Monday, September 06, 2004

Sikh trucker accuses Oregon police of abuse

By Daniel Witter/Appeal-Democrat

Some members of the Yuba-Sutter Sikh community are outraged over an alleged racial profiling and beating of a Yuba City Sikh truck driver by an Oregon State Police officer Wednesday.

Gurpal Singh Gill, 44, said he was driving a truckload of produce from Stockton to Tacoma, Wash., when he was pulled over by a state police officer, cuffed and then beaten near the city of Roseburg in southwestern Oregon.

Gill said he suffered scrapes to his face and shoulders and pain in his lower back from the incident. He also had a ceremonial knife, called a kirpan, taken from him, he said.

"This is a gross violation of his fundamental rights," said Harbans Sraon, a fellow Sikh who translated for Gill Friday at the Appeal-Democrat office in Marysville. "The Sikh community is very offended."

The Punjabi-American Heritage Society and the Sikh Coalition are considering legal action against the officer for the incident, according to Dr. Jasbir Kang, a member of the Society.

"They (the state police) should have the courtesy to drop the charges," Sraon said. Gill said there was no reason to pull him over as he was obeying the traffic laws.

Gill is of the Sikh faith, whose origins come from the state of Punjab in northern India. Sikhs believe in one God, tolerance of other faiths and equality of both sexes. As an article of faith, male followers grow out their beards and hair and wear a turban around their heads. Females often wear scarves over their heads, but no veils.

The Sikh faith calls for baptized followers to bear five symbols - uncut hair, a comb, a steel bracelet, special undergarments, and the kirpan. Gill is a baptized Sikh.

Sikhs are sometimes confused with Muslims, a separate religion of people who follow the teachings of the prophet Mohammed, who also preaches of one God.

Wednesday's incident affects not only Sikhs, but everyone who looks different or has a different faith from others, Sraon said.

"We should all get together on this thing," he said.

Gill said he was enroute to deliver produce to Tacoma when the officer pulled him over at about 4:15 p.m.

The officer approached the driver side of the truck and told Gill to open the door. When Gill complied, he said the officer drew his weapon on him and stated that Gill was under arrest.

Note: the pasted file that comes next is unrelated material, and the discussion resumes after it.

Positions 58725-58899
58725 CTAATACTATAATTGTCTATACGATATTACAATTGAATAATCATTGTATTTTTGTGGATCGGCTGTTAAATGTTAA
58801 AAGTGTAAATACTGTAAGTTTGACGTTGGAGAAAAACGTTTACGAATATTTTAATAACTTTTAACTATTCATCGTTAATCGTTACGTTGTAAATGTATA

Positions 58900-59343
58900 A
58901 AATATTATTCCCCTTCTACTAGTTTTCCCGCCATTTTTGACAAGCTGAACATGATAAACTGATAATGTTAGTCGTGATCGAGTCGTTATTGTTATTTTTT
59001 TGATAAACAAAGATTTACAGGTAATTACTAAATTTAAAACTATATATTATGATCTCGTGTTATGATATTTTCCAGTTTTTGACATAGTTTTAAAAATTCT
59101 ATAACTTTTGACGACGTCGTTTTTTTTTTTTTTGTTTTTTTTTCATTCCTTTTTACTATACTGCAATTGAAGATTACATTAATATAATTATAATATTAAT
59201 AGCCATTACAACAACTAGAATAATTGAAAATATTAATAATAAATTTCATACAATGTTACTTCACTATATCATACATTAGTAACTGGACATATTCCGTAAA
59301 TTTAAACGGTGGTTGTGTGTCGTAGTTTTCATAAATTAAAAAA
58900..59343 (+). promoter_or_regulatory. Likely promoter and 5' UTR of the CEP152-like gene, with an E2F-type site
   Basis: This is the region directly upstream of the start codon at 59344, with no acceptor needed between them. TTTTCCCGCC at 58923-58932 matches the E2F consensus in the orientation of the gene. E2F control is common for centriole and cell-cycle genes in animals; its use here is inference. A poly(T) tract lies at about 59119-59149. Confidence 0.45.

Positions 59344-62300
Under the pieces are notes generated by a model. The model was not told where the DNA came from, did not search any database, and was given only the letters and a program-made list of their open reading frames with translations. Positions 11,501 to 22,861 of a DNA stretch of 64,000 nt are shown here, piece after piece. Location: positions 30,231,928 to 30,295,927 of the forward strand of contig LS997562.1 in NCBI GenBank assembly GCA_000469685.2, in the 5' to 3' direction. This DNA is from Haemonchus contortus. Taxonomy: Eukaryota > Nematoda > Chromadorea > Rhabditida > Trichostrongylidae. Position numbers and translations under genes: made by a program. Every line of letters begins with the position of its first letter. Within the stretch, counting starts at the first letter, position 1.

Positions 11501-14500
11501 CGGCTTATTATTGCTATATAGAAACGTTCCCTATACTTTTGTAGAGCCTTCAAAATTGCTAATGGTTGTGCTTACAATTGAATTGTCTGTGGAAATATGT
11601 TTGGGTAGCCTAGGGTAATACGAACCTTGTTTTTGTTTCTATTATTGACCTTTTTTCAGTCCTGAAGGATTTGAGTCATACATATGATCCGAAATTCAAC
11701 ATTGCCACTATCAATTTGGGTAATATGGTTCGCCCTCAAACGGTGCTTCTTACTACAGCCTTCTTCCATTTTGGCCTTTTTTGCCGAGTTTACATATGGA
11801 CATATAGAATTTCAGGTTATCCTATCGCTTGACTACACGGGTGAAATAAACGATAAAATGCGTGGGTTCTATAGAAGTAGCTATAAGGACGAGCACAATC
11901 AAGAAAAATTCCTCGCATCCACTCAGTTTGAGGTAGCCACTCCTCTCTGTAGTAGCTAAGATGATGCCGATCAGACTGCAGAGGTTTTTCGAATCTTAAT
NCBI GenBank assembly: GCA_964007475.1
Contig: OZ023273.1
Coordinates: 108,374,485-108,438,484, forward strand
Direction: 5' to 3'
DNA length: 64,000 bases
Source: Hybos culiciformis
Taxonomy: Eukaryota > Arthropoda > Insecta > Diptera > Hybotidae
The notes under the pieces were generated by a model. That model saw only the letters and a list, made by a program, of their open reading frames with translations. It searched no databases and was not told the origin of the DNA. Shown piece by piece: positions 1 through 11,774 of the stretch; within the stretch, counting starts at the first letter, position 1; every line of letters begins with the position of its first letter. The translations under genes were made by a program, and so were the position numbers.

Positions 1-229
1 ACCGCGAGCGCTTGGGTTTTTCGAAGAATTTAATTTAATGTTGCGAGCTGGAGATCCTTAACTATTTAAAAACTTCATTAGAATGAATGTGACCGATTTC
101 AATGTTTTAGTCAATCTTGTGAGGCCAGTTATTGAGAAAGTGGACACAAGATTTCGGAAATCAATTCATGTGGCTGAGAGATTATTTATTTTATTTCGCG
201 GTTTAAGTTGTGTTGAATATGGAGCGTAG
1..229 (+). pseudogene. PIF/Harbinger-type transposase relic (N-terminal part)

Gill said he climbed out of the truck with his hands raised and went to his knees on the officer's instruction, then put his hands behind his back.

The officer allegedly dragged Gill to the ground, shoved a knee into his back and shoved his head into the ground as he handcuffed him, he said.

The officer then told him that the police look to pull over people who look as though they are from India, Pakistan and or of the Sikh faith, which Gill and Sraon said is racial profiling and illegal.

The officer put Gill into the back of the patrol car for an hour and a half. During that time, two other officers arrived in a truck and they reviewed a videotape of the incident.

Gill said they checked his cab and truck and found nothing wrong. The officer then took the cuffs off Gill and set him free, but not before he issued Gill a citation.

According to that citation, Gill was cited for carrying a concealed weapon and told to appear in Douglas County Court in Roseburg on Oct. 20.

Gill presented the officer with a copy of a proclamation from the city of Stockton calling for an end to racial discrimination, but the officer said such a proclamation had no standing in Oregon, Gill said.

No one from the southwest division of the Oregon State Police where the incident occurred could be reached for comment Friday evening.

Sraon said the kirpan is not a weapon but a religious symbol and therefore protected by law under the first amendment of the Constitution.

"It's a symbol," he said.

Gill is an American citizen who just has a different belief system than other people.

"He should not be victimized because of his convictions," Sraon said. He said many Sikhs left Indian to come to the U.S. because of the freedom of religion. Wednesday's incident sends out a very different message, Sraon and Gill said.

Sikhs are peaceable people who are contributing members of society and said there could be ripple affects from the incident.

"Truck drivers are concerned if it continues to happen, they'll lose their livelihood," he said.

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